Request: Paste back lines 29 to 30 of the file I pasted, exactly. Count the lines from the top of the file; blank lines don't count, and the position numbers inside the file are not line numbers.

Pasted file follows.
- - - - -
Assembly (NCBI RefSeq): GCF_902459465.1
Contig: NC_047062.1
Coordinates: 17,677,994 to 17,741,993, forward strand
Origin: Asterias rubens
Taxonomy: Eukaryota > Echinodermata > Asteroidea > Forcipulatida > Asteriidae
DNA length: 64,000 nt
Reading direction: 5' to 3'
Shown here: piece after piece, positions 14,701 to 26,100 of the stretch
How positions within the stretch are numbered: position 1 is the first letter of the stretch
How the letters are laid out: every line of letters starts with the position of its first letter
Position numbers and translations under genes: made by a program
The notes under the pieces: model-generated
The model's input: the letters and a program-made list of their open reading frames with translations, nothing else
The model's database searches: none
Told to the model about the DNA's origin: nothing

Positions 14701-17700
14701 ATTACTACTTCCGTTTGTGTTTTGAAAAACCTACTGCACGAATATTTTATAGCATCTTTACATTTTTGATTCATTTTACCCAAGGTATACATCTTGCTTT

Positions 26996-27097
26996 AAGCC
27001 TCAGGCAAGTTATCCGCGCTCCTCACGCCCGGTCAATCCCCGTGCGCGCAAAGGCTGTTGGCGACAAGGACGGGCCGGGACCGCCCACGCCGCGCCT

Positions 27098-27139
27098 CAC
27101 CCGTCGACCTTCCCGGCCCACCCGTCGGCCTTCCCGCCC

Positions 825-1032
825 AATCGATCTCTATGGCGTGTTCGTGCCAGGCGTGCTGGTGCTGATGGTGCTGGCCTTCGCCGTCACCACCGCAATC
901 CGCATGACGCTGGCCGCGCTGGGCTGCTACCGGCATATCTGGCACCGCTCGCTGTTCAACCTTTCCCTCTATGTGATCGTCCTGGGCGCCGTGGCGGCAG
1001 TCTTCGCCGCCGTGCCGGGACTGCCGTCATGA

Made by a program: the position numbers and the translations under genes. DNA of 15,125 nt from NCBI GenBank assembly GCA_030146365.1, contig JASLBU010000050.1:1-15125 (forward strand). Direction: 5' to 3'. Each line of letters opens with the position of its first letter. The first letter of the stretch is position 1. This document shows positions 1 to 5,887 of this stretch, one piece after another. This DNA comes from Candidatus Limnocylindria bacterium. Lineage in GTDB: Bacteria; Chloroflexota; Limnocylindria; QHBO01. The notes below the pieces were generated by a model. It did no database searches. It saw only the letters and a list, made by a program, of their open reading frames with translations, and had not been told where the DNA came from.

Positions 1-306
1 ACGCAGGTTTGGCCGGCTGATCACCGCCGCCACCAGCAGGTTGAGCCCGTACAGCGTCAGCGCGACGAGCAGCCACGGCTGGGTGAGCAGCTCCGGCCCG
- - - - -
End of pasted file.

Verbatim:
Positions 1-306
1 ACGCAGGTTTGGCCGGCTGATCACCGCCGCCACCAGCAGGTTGAGCCCGTACAGCGTCAGCGCGACGAGCAGCCACGGCTGGGTGAGCAGCTCCGGCCCG